“Yeah, you can have respect for that opponent,” Harrison said. “But at the same time, you’ve got to hit that opponent in the mouth.”

(Cue a flashback to Harrison in a San Diego Chargers jersey.)

“Big game today. Physical. Hit ’em right in the mouth.”

(Cue another Harrison flashback.)

“We gon’ hit ’em right in the mouth.”

(Cue another Harrison flashback.)

“Hit ’em hard, hit ’em right in the mouth.”

That was the way Harrison and others played. Aim at the receiver’s chin, run through the man, deliver the blow. Stand up, hover over them and talk trash. Do that long enough, as Harrison did, and before long, quarterbacks and coordinators stop calling the deep digs, post and crossing routes that can gouge a defense, all because of the threat the fumble-forcing, injury-inducing hitter provided.

“It was a mentality, a weapon, when you had physical guys that could intimidate,” Harrison explained. “But now, that intimidation factor has kind of gone away.”

Harrison can tell, just by watching a spat of preseason games. Over the past month, he has seen several big hitters tackle with a little more trepidation, all because they don’t want to be flagged.

“What I also see is guys thinking, ‘OK, did I hit him OK? Almost like [they’re] second-guessing themselves,” he added.

The flip side to that, Vikings defensive coordinator George Edwards said, is that he has noticed offenses becoming more aggressive over the years, as quarterbacks now seem to be more prone to throw into certain coverages in the middle of the field.

“Every time the defenseless receiver comes into [your zone], it allows [offenses] to attempt throws they usually wouldn’t back in the day because when he came across that middle, the reaction by that defensive back was going to be more violent,” Edwards said.

Harrison agreed.

“I do believe you’re going to see receivers put up more big numbers because these guys that were scary cats — like we [used to] call them — that came across the middle, offenses know that they don’t have to worry about a guy really hitting them and being an enforcer,” Harrison said.

And as you might imagine, he doesn’t love that.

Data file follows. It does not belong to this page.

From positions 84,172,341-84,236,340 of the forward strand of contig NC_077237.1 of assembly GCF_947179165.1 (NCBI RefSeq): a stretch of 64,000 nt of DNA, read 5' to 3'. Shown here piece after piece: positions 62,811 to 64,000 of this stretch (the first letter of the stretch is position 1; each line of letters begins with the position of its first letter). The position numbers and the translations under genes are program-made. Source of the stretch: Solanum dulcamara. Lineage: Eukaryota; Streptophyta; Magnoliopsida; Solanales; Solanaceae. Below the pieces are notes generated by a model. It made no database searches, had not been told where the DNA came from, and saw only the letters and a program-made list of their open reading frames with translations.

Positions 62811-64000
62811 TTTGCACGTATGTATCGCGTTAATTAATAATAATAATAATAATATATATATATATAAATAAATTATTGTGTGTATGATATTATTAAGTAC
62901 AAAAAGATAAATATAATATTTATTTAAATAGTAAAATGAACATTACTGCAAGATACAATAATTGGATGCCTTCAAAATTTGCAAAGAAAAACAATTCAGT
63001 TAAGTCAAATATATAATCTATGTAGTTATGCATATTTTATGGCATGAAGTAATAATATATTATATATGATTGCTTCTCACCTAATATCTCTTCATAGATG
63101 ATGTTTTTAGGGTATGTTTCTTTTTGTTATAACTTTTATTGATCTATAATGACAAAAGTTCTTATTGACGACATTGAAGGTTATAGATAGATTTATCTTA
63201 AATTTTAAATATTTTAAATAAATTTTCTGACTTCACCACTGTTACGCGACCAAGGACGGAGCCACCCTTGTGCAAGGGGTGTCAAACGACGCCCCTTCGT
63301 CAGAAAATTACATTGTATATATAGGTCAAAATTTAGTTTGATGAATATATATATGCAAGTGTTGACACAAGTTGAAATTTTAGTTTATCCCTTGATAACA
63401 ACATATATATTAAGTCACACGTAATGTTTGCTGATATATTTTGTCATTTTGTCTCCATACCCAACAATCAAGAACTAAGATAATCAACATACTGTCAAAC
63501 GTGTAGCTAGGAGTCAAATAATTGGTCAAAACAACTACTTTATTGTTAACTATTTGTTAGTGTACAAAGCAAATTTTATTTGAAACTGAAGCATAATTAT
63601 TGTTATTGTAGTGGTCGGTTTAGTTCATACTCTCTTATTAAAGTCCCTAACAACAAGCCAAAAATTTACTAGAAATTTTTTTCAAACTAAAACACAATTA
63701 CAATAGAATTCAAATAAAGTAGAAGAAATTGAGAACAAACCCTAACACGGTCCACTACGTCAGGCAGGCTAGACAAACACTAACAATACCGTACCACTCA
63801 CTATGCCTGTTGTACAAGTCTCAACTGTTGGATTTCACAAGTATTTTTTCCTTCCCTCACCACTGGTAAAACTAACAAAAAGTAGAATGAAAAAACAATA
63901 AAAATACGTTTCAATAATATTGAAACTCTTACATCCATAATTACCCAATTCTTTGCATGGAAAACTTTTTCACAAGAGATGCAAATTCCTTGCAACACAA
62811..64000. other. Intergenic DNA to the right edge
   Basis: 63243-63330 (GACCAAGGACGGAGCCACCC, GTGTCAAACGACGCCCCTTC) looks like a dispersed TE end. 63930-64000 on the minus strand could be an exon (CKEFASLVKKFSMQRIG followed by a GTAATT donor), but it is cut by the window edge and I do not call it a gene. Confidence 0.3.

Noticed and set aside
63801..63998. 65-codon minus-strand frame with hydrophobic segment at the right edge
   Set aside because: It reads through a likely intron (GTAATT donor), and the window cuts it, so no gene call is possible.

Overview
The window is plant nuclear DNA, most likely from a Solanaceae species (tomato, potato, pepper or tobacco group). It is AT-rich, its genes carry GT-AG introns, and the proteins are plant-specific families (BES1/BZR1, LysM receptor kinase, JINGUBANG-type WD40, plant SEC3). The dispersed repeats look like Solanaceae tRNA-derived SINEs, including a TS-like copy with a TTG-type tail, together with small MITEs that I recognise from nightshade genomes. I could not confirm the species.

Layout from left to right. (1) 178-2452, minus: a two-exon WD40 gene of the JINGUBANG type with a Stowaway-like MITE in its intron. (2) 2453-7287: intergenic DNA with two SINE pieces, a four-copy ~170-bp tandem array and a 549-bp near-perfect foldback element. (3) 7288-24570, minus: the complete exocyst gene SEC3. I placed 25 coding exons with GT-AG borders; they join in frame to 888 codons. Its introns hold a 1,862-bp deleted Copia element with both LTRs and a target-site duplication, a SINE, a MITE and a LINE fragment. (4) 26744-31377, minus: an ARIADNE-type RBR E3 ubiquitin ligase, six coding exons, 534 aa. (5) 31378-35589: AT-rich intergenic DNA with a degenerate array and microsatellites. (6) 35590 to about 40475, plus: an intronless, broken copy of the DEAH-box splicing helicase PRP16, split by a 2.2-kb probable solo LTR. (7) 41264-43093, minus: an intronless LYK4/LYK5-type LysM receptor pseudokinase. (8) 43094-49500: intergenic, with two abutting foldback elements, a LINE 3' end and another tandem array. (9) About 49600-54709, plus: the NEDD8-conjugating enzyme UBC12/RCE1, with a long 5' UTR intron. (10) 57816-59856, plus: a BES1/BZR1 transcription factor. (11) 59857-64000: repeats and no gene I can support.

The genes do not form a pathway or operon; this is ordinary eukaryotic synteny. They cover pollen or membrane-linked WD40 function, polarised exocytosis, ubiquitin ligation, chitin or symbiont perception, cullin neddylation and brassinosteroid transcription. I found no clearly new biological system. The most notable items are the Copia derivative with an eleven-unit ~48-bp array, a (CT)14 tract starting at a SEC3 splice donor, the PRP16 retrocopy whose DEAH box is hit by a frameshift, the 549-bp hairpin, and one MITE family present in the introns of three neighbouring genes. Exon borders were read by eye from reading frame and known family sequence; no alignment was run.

“I think physicality is something that really made the NFL special, and I can see the frustration by a lot of fans and players,” Harrison said. “But those days of the big, physical guy that’s intimidating, that scares you to come across the middle, those days are gone.”

Rodney Harrison wasn’t afraid to hit ’em in the mouth, to the chagrin of many in the NFL during his playing days. (Getty Images)

Rodney Harrison wasn’t afraid to hit ’em in the mouth, to the chagrin of many in the NFL during his playing days. (Getty Images)

Rodney Harrison wasn’t afraid to hit ’em in the mouth, to the chagrin of many in the NFL during his playing days. (Getty Images)

A defense of the new rule, from an unlikely source

In an interesting twist, Harrison is good with that trade-off. As much pride as he takes in the way he played, he says the NFL is doing young players a favor.

“When you’re 25 and 30 years old, you have this mentality [of], ‘I’m young, and strong, I’m invincible,’” Harrison explained. “But when you get [to be] my age, and you’re 10 years removed from the National Football League, and you wake up and you start feeling kind of dizzy or [you’re] having an off day, my head is bothering me, you get it, you understand what the NFL is trying to do.”

Harrison isn’t saying the NFL is making these changes because it sincerely cares about the players; that much he made clear. But he wants players to have a strong quality of life when they reach his age.

“Absolutely I support it,” Harrison said, when asked directly if he supports the rule. “I totally, totally get it … making millions, winning Super Bowls, being an All-Pro, that does not matter if you don’t have the quality of life, if you’re waking up and you’re not feeling good.

“I golf with guys that have head injuries … and it’s no fun seeing some of your buddies struggle.”